….For years, complete games were viewed as good by the players and management—not now. Now, the management want to limit the inning/pitches of the “ace” with the supposition that the pitchers career will be extended. This is contrary to the accepted policy of permitting a pitcher to continue…even to the end of the game…if he’s doing well. I could go way back 100 years but let’s begin at 1960…..start of modern baseball. In that year, 4 different pitchers led the league with most complete games—18! Frank Lary (Detroit Tigers; Vern Law (Pittsburgh) and the Milwaukee Braves had Warrren Spahn & Lew Burdette. Two starters on the same team with 18 complete games!! In Bob Gibson’s best year, 1968, he went the distance in 28 games! But, it wasn’t just HOF pitchers going the distance. In 1980 Rick Langford (Oakland) registered 28 complete games the following year he hung up 18 complete games. His lifetime record? 73-106!! In 2019, Shane Bieber (CLE) & Lucas Giolito (CHW) led the MLB with 3 complete games. There were in fact only 45 complete games across the entire MLB in 2019. Why….for some, it’s pitch counts (somehow, teams now think that limiting every pitcher to the same pitch count will “save” their arm) that continue to lower from year to year. It’s my thought that if a pitcher is constantly removed at 115 pitches that his arm will adapt and NEVER be strong enough to go beyond that total. Why not keep extending the total for each pitcher. Let his arm get stronger…not atrophy from lack of use beyond a certain point. Shockingly in 1988 there were 41 complete games that took 96 or fewer pitches. Some possible reasons–There were usually pitchers batting usually once or twice–easy outs. Those complete game pitchers threw strikes, got ahead in the count and got the batter to swing at their pitch (usually knee high). The pitch count wasn’t the end all as it is now in the MLB. Winning each game was paramont. Stunningly…at least to me… with bigger, stronger, better conditioned athletes—the pitch count expected of a starter continues to dip annually. Why? Primarily, owners/mgmt. have the idea that by limiting pitches, the productive lifetime of a starter will last longer as a STAR pitcher. Along those same lines, the more changes… the longer the game…. the more commercials. There are other factors that work against that approach-Maybe its due to the “situation” rt v rt; Lf v Lf (btw.. don’t ALL these MLB pitchers face batters from both sides of the plate throughout their entire career?) or’s because there are fewer outs on the bases… or maybe…especially with the majority of pitchers now throwing as hard as they can with fastballs & hard sliders that don’t find the plate, the number of pitches goes up for every batter…ever so gradually…. annually. To my eyes, there are far too many “hard throwers” instead of pitchers. Guys who lean on fastballs with great velocity but without good movement or location seem to be the latest trend across the MLB. It REALLY doesn’t have to be THAT way! Check out Adam Wainwright, Kwang-hyun Kim….work with a good pace, mix up the pitches, locations and speed. Curves can be thrown with a downward trajectory, slide trajectory, combo. Fastball only pitchers with different types of movement can still “do it” successfully. Lance Lynn is a perfect example. John Lackey was another. Further, for years the MLB operated with a 4 man starting staff…now it’s a 5 man rotation with an extra day of rest each cycle. Apparently with the big money being spent on starting pitchers these days, it drives the teams to attempt to stretch out their successful pitching years by pitching them less often. Hence we see the aces fewer times and more of the mediocre(5 inning guys) “starters” in the regular season.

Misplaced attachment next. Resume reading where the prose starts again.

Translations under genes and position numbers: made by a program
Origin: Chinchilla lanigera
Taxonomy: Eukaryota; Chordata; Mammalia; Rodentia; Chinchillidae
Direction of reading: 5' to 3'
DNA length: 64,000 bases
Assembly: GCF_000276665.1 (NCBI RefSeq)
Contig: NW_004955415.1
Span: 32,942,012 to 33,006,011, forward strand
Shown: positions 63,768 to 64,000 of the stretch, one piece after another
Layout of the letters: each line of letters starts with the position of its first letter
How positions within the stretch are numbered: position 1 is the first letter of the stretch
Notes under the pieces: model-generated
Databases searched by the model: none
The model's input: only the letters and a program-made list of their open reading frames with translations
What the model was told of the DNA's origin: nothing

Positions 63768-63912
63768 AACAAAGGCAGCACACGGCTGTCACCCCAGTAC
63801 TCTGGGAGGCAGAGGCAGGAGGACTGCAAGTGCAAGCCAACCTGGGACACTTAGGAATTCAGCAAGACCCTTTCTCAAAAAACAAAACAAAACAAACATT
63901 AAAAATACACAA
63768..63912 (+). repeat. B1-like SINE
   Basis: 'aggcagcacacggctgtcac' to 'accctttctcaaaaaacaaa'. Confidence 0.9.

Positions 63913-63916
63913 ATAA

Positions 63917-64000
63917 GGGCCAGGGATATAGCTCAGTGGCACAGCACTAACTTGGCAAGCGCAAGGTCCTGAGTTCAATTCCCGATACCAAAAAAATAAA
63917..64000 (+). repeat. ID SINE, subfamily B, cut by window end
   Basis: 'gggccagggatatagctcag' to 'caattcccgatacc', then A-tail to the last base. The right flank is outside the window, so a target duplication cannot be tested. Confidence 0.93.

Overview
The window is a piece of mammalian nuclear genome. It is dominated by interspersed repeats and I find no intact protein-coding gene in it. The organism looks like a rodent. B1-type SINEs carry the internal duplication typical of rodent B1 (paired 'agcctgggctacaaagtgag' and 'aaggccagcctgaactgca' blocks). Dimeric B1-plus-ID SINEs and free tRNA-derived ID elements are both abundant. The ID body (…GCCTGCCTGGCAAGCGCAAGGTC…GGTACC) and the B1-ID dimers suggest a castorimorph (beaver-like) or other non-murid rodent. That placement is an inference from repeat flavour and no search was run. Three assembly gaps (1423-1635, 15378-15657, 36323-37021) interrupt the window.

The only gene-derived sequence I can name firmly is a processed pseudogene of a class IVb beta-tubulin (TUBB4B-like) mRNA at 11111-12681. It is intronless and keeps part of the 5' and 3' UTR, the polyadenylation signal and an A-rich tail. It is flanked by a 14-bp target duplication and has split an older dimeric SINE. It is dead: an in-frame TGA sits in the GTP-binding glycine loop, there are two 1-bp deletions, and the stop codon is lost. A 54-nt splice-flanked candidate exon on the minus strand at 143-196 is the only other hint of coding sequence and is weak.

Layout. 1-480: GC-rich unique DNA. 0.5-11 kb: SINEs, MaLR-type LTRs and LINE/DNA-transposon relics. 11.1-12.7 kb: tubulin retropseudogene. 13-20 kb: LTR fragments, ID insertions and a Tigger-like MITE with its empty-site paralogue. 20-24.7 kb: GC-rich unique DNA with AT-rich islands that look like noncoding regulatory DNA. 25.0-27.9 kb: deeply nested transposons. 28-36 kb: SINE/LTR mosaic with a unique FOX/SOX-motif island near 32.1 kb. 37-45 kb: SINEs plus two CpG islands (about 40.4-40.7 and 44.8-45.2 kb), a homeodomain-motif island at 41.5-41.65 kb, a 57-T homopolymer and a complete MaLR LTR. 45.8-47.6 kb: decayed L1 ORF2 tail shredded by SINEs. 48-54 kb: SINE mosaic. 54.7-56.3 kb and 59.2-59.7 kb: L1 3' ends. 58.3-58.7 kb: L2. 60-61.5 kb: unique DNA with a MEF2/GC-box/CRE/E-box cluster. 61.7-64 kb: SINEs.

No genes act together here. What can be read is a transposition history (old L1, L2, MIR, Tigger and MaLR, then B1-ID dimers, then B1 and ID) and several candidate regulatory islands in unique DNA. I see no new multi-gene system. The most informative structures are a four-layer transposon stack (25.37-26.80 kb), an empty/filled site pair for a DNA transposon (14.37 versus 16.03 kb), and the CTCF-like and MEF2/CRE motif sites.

….Money drives the MLB to promote their “future” stars. They want the fans to be anxious to see these “brand new” stars …or those in the developmental stage so as to build up the excitement about the future. With that in mind, a look at the rankings of the top farm systems in the MLB–#1 Tampa Bay #2-Detroit Tigers. The Tigers are doing it the ol’ fashioned way—by the draft. After this year’s draft rated #2, in 2020 pre-season they were ranked #5. In midseason 2019, their ranking was #6 and preseason 2019 #10. Rated #3 currently-San Diego Padres ….who already have one the most exciting teams in the MLB. At #4 is the Seattle Mariners witht #5 being Miami. The Cardinals are listed at #18 team in prospects.
….The MLB teams aren’t alone in this drive to mediocrity. The NCAA now invites 68 teams to the NCAA Mens Basketball Tournament. What is the lowest seed to ever win the championship? #8—Villanova in 1985. All these other possible “Cinderella’ teams” might last another game or another weekend…but it DOES drive up bet….hence ..more ratings & more money more mediocrity instead of excellent teams.
….the NBA has been sending 16 of their 30 teams to the playoffs for a few years now. The lowest seed to ever win the title was #6 seeded Houston Rockets in 94-95. Mostly Mediocre teams begin the NBA Finals Tournament. Reason—Same story as MLB, NCAA…money driving mediocrity.
….Thanks for the read! My pay will remain the same as last week  Please respond on my Facebook Page with your thoughts. Or…use just 1 click to get to to “catch up”.